Children need to be surrounded by caring adults, including teachers and mentors, to make better choices that lead to more successful adult lives, first lady Laura Bush told a group of educators, academics, children, and religious leaders at the White House Conference on Helping America’s Youth last week.
“Outside of family, school is the most important part of a child’s life. And education is vital to helping America’s youth,” Mrs. Bush said in opening the Oct. 27 conference at Howard University here.
“Grandparents, teachers, mentors, pastors, and coaches can also support parents and help children make better choices that lead to a healthier and more satisfying life,” she added.
President Bush, who had announced the Helping America’s Youth initiative during his State of the Union Address in February, made brief remarks here and introduced Mrs. Bush, who is leading the effort. It is targeted at young people ages 8 to 17, and is focused in part on helping youths at risk of becoming gang members, especially boys.
As part of the initiative, Mrs. Bush hopes to spotlight successful prevention and intervention programs by focusing on the efforts of coaches, clergy, and mentors around the country, particularly those with programs tailored to boys. She also aims to educate parents and communities on the importance of programs that help steer boys away from trouble and toward academic development. (“First Lady Embraces Cause of Youths at Risk,” Feb. 23, 2005.)
At the conference, the president said Mrs. Bush hoped that the conference would “serve as a catalyst to continue to rally decent, honorable people who are working hard to make sure young Americans have a chance to realize the promise of this country.”
Even as the president and the first lady spoke about uplifting youth, outside the conference venue hundreds of students gathered at the the historically black university protested Bush administration policies with signs that said “Money for education, not money for war,” and “End occupation in Iraq.”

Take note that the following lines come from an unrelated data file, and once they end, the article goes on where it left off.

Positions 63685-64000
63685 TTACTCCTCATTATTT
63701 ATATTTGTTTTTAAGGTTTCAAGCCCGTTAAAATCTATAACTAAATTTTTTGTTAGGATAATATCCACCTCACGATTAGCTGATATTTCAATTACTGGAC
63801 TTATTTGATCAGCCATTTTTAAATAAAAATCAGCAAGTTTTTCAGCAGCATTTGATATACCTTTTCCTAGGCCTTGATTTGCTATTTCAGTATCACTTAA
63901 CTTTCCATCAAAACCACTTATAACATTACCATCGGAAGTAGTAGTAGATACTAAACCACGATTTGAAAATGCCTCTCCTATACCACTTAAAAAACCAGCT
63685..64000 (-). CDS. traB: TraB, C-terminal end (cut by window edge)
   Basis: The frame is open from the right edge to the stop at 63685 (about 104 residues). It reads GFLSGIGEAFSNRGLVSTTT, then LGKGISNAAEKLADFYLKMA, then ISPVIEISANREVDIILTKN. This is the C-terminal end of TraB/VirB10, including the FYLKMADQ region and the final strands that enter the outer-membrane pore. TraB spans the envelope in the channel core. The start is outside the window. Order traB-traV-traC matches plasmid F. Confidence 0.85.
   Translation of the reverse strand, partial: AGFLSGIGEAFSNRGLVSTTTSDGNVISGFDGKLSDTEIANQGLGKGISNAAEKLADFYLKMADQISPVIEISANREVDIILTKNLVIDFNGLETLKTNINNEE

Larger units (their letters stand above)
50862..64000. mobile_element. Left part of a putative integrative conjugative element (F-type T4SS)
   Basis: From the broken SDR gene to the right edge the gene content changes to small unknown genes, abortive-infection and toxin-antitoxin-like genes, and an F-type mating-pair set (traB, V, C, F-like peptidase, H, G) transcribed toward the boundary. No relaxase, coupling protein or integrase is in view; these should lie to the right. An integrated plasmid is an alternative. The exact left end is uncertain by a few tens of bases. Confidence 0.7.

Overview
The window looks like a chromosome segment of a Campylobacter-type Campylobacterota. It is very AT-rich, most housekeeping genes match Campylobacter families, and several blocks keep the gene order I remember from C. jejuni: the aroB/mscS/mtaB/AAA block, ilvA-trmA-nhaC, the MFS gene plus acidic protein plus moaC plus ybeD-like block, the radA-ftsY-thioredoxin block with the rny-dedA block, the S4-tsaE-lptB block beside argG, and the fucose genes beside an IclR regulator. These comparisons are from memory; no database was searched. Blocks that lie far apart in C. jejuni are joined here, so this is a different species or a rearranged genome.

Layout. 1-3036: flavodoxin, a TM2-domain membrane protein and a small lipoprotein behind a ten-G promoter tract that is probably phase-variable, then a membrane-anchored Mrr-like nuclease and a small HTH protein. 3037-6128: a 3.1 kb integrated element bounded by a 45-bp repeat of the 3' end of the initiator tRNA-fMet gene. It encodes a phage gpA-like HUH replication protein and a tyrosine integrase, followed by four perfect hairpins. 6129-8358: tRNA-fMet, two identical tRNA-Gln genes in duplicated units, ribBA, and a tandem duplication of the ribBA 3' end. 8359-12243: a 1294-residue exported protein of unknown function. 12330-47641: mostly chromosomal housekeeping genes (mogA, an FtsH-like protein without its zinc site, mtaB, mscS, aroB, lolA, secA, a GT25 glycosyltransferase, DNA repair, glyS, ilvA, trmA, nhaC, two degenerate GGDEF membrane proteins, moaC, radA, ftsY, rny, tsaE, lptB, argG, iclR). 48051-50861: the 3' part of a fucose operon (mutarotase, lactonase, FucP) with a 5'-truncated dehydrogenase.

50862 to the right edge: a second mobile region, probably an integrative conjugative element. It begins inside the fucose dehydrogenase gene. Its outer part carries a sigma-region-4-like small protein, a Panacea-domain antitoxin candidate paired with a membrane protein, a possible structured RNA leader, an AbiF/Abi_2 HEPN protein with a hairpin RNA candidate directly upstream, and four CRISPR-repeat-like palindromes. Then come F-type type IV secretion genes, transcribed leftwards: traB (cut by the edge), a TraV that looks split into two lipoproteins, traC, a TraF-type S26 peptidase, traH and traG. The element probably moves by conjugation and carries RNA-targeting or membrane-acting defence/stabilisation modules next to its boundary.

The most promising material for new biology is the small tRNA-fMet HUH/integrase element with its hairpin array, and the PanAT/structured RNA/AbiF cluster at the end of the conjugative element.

“We have a voice, we have visibility, why can’t we be heard?” they chanted.
Schools, Family, Community
The day long conference included a session on connecting with children at school, which was moderated by Secretary of Education Margaret Spellings.
“Today’s children are at risk of falling victim to drugs, violence and crime. … Schools are a great place for intervention, a great place to build self-esteem and confidence,” Ms. Spellings said.
She said one of the most important tools for engaging children in learning was teaching them to read.
“Students who don’t read are at a far greater risk of dropping out,” she said.
Programs highlighted during the conference included the Good Behavior Game, which was developed by, among others, Sheppard Kellam, the director of the Center for Integrating Education and Prevention Research in Schools at the American Institutes of Research in Washington.
The game is based on research that links aggressive behavior starting as early as 1st grade to adolescent antisocial behavior, delinquency, and drug use. Mr. Kellam stressed the importance of intervening early to ensure students stay on the path to successful adulthood.
“The 1st grade is incredibly important to later academic, mental and behavioral health,” he said at the conference, which was attended by some 500 people.
Other participants urged the use of successful and proven intervention strategies to help children. Investing in such programs at the right time, said J. David Hawkins, a professor in the school of social work at the University of Washington in Seattle, could result in significant savings for taxpayers in future costs for the justice system, among other systems.
Mrs. Bush also unveiled the “Community Guide to Helping America’s Youth: An Assessment Tool for Youth Outreach,” a Web site where community members and schools can look for resources to help youth. The Web site is available at www.helping americasyouth.gov.
Conference attendees later said the focus of the initiative needed to be on creating opportunities, skills, and recognition for youths, not just intervention.
“My hope is that this is about more than trying to intervene,” Sheri Johnson, the director of programs for the National PTA, said in an interview. “We get so stuck on quick-fix programs, but youth and parents have figured out programs come and go.”
“Funding is going to be key,” Ronda Robinson, the executive director of Covenant House in Houston, a faith-based organization that works with runaway and homeless youths, said in an interview. “You can say great things but if there is no money to pull it off, what’s the point?”
A version of this article appeared in the November 02, 2005 edition of Education Week as White House ConvenesDiscussion on Youths